WASHINGTON — The most important social trend of the past 20 years is as positive as it is underappreciated: the United States’ plunging crime rate.
Between 1991 and 2010, the homicide rate in the United States fell 51 percent, from 9.8 per 100,000 residents to 4.8 per 100,000. Property crimes such as burglary also fell sharply during that period; auto theft, once the bane of urban life, dropped an astonishing 64 percent. And FBI data released Dec. 19 show that the trends continued in the first half of 2011. With luck, the United States could soon equal its lowest homicide rate of the modern era: 4.0 per 100,000, recorded in 1957.
To be sure, the United States is still more violent than Europe or Canada, and that’s nothing to brag about. But this country is far, far safer than it was as recently as the late 1980s, when the movie “Robocop,” set in a future dystopia of rampant urban mayhem, both expressed and exploited the public’s belief that criminals ruled the streets — and always would.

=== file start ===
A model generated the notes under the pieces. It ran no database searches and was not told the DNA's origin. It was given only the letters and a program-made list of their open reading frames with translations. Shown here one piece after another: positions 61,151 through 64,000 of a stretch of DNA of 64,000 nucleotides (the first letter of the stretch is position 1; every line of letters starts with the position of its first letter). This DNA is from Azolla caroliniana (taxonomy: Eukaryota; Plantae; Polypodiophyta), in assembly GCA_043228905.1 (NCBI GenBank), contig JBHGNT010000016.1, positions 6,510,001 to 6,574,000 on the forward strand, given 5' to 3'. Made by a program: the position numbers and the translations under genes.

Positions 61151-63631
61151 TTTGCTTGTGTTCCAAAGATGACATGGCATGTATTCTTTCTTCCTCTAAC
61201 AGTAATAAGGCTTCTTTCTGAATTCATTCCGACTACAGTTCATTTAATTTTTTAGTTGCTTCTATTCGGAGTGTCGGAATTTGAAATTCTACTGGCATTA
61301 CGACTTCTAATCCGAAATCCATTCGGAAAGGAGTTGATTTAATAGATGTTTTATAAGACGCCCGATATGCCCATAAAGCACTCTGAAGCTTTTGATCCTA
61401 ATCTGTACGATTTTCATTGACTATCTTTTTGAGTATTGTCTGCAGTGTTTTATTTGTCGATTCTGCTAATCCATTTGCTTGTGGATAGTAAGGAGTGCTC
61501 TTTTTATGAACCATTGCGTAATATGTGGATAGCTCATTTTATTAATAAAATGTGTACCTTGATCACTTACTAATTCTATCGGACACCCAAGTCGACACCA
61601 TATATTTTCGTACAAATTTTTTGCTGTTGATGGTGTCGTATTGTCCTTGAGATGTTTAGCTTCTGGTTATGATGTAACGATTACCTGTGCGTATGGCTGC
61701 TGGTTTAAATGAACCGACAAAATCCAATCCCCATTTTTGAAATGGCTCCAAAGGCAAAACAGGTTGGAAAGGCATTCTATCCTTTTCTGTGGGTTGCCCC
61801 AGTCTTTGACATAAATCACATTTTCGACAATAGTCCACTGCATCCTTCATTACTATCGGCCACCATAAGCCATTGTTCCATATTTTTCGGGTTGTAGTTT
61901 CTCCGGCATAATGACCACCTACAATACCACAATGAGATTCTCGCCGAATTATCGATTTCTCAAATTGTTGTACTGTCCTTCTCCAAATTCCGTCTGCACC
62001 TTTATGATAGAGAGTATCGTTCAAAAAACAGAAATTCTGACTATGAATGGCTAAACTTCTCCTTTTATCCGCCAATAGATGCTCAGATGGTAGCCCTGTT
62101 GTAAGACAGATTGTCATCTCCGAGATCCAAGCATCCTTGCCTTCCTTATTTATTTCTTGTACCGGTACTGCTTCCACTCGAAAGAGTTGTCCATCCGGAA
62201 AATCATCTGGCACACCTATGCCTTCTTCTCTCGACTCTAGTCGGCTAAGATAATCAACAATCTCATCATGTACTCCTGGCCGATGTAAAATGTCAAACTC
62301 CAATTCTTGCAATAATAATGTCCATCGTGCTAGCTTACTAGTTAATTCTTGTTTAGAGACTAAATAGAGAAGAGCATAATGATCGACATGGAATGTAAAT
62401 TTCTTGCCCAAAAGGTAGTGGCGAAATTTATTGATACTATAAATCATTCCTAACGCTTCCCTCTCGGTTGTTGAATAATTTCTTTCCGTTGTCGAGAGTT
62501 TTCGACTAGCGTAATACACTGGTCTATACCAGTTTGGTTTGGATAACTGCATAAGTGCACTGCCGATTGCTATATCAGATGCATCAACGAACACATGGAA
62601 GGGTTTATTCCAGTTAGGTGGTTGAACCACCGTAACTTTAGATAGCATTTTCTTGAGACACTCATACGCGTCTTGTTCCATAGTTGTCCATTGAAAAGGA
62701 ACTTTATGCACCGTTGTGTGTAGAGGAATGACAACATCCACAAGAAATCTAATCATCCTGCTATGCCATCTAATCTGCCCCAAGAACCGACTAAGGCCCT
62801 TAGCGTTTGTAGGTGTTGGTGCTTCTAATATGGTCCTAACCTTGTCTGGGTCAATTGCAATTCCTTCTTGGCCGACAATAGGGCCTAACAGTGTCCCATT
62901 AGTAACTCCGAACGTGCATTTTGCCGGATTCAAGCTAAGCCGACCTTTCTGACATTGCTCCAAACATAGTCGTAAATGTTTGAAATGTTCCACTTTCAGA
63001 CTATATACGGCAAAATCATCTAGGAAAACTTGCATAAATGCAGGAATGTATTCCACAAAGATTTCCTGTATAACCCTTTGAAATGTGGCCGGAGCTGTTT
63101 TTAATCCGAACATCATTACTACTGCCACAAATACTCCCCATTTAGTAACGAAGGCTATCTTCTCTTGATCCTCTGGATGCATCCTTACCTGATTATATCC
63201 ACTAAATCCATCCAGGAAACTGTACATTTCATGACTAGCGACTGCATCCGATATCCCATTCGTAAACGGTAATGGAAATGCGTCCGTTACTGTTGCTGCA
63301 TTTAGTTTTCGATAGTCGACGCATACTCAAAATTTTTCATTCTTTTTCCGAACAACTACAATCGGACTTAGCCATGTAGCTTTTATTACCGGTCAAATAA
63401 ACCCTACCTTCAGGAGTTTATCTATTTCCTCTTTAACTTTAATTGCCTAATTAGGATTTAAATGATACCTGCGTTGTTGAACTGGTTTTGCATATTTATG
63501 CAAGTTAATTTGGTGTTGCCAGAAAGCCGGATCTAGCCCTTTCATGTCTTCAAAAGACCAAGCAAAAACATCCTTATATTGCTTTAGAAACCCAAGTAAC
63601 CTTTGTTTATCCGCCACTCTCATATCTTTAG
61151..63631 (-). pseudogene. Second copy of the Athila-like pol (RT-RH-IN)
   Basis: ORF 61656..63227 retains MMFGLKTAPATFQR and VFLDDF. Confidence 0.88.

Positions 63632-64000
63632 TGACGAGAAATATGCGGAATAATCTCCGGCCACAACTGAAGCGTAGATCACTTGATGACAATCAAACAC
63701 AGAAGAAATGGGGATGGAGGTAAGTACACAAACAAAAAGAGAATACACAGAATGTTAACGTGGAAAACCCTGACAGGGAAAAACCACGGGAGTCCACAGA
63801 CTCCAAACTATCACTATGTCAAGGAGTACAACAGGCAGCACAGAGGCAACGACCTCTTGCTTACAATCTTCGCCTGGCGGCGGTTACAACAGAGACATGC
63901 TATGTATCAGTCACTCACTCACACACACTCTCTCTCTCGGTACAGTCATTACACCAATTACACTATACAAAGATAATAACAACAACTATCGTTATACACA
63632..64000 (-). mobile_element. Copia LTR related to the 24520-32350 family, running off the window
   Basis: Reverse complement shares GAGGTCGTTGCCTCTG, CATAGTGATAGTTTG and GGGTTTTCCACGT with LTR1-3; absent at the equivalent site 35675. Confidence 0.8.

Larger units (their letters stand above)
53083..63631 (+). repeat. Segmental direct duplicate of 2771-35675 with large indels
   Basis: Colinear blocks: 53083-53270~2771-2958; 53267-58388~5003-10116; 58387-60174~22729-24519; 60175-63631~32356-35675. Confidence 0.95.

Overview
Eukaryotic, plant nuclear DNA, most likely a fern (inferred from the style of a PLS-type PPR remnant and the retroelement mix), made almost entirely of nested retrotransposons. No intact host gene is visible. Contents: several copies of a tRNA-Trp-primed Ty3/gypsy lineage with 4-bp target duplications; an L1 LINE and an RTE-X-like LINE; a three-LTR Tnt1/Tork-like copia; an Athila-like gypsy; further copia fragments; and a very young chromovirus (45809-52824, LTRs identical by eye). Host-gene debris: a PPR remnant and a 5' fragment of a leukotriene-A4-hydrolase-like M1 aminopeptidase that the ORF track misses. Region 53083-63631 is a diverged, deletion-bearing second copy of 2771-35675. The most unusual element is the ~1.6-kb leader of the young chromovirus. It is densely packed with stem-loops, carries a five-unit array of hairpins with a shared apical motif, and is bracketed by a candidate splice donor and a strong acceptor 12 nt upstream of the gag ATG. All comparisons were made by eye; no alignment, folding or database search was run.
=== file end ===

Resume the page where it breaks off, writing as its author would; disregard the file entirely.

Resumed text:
We are reaping a domestic peace dividend, and it can be measured in the precious coin of human life. Clearly the experts underestimated Americans’ capacity to take on a seemingly intractable problem and fix it.